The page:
The Alamo 1836: Santa Anna’s Texas Campaign (Campaign, Volume 89)

The Alamo 1836: Santa Anna’s Texas Campaign (Campaign, Volume 89)

Stephen Hardin

Language: English

Pages: 98

ISBN: 1841764558

Format: PDF / Kindle (mobi) / ePub

The Alamo 1836: Santa Anna’s Texas Campaign (Campaign, Volume 89)

Stephen Hardin

Language: English

Pages: 98

ISBN: 1841764558

Format: PDF / Kindle (mobi) / ePub


On the morning of 6 March 1836 around 1,100 Mexican soldiers under Generalissimo Santa Anna stormed a small mission outside San Antonio, Texas, and slaughtered the garrison of around 200 Texans. It was not a large battle but its significance vastly outweighed its size for the name of the mission was the Alamo. Less than two months later Santa Anna's force was smashed at San Jacinto by a volunteer army whose battle cry was "Remember the Alamo". Stephen L Hardin details the climactic 1836 campaign which won Texas her independence.

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tumbled down the earthen ramp of the north wall battery, his shotgun "falling upon the enemy." With his master down and dying, Joe "ensconced himself in a house" along the west wall. A Mexican officer found him there and offered safe conduct. Later Joe escaped to tell his tale. Travis vowed he would "never surrender or retreat." He proved as good as his word. What Churchill said of Harold Godwinson applies equally to Travis: "unconquerable except by death, which does not count in honour." (Angus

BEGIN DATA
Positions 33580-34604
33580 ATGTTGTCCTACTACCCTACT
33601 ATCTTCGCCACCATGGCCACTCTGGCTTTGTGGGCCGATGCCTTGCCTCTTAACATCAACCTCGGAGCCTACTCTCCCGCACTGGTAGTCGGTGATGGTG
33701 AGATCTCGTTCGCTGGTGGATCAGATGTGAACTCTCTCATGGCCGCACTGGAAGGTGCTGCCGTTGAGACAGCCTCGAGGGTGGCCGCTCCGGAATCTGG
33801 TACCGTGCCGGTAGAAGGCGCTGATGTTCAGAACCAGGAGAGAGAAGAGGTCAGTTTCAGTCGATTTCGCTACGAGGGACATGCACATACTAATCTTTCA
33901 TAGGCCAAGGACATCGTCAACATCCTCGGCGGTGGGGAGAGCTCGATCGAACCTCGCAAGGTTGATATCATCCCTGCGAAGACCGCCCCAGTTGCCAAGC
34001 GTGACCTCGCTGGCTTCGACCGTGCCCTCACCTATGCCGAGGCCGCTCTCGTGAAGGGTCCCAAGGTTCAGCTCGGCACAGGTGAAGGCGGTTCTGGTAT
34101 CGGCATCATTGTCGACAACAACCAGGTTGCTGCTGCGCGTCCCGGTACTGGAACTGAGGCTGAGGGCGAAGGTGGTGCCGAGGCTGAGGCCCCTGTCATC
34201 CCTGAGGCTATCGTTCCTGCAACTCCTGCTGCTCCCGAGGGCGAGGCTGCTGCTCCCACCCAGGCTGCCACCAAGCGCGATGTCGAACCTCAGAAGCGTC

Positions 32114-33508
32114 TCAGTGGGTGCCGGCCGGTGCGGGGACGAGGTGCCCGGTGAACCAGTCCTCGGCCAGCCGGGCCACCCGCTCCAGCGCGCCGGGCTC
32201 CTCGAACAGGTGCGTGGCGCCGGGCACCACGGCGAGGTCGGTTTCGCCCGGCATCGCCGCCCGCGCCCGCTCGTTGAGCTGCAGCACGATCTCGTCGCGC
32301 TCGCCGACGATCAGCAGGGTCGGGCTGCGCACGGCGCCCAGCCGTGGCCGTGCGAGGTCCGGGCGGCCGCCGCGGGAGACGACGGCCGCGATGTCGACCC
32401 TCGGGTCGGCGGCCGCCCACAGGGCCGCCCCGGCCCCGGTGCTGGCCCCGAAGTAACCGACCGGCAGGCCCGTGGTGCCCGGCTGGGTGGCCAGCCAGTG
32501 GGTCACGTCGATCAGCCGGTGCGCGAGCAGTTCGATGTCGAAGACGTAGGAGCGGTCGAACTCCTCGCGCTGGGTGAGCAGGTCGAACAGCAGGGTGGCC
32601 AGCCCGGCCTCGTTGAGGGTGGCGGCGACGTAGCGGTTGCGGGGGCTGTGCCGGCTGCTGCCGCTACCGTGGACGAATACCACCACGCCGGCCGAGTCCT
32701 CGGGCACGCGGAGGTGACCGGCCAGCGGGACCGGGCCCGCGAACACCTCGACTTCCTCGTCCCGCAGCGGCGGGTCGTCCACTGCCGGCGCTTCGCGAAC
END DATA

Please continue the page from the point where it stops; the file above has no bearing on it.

the Nueces River to strike before the rebels could shake off their lethargy. Urrea rode at the head of 320 infantry, 230 dragoons, and a 4-pdr field gun. He left behind about 200 soldados in Matamoros. They would follow later, but now speed was essential and he could move faster with fewer men. On the night of 25 February, Urrea's men received their first taste of the freakish Texas winter. Notwithstanding the "cold and penetrating" north winds, Urrea dared not break pace. All his soldados

we parted, I have found the darkest hours of my past life! If what I have learned from Fannin be true, I deplore it and can only attribute the ill luck to his attempt to retreat in daylight in the face of a superior force. He is an ill-fated man. On 26 March Houston ordered a retreat to San Felipe on the Brazos River - a command his soldiers greeted with derision. With his 69 THE BATTLE OF SAN JACINTO, 21 APRIL 1836 70 Viewed from the southwest showing the Texians storming the Mexican camp

River. LEFT Indian-fighter and ranger captain, Edward Burleson was Houston's second-in-command during the San Jacinto campaign. He led the First Regiment of the Texian Army on 21 April. Houston placed the First Regiment opposite the Mexican breastworks and it was the first unit to breach them. Burleson accepted the surrender of Colonel Juan N. Almonte and the troops under his command. In 1841 Burleson won election as vice-president of the Texas Republic. (Courtesy of the Texas State Library and

India Pattern "Brown Bess," which in various patterns had performed as the standard British infantry firearm since 1722. 15 Mexican Musket Drill. The main weapon of the line infantry was the .753 caliber British India Pattern "Brown Bess" musket. Although it could not match the Kentucky long rifle's range and accuracy, Bess was a sturdy and reliable weapon in the hands of a trained soldado. Although Bess was dependable, low-grade gunpowder reduced its effectiveness. One Texian who inspected

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